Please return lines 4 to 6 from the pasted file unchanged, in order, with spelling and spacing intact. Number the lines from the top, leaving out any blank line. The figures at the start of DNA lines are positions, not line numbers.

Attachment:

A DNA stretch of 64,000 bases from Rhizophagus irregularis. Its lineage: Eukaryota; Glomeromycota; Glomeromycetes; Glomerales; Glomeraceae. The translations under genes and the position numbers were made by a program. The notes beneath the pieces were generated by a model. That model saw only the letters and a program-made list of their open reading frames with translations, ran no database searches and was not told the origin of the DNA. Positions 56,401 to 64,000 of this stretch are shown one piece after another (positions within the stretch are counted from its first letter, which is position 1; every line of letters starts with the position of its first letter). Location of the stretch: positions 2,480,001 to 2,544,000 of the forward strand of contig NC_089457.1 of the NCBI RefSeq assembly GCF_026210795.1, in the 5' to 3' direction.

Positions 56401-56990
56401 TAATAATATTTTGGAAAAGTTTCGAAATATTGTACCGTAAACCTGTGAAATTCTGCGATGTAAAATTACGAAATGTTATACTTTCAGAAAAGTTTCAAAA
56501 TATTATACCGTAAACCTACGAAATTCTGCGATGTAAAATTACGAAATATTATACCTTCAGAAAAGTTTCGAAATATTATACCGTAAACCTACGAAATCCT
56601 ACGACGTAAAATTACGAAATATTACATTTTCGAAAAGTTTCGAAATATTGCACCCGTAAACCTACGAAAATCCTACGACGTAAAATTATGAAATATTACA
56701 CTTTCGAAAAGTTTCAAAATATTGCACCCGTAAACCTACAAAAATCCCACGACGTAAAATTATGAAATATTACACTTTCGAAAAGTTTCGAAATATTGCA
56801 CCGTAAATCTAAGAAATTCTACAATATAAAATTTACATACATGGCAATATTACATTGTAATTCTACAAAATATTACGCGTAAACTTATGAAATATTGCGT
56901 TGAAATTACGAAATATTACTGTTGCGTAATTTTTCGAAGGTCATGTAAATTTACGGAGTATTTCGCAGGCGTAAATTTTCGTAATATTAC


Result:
56501 TATTATACCGTAAACCTACGAAATTCTGCGATGTAAAATTACGAAATATTATACCTTCAGAAAAGTTTCGAAATATTATACCGTAAACCTACGAAATCCT
56601 ACGACGTAAAATTACGAAATATTACATTTTCGAAAAGTTTCGAAATATTGCACCCGTAAACCTACGAAAATCCTACGACGTAAAATTATGAAATATTACA
56701 CTTTCGAAAAGTTTCAAAATATTGCACCCGTAAACCTACAAAAATCCCACGACGTAAAATTATGAAATATTACACTTTCGAAAAGTTTCGAAATATTGCA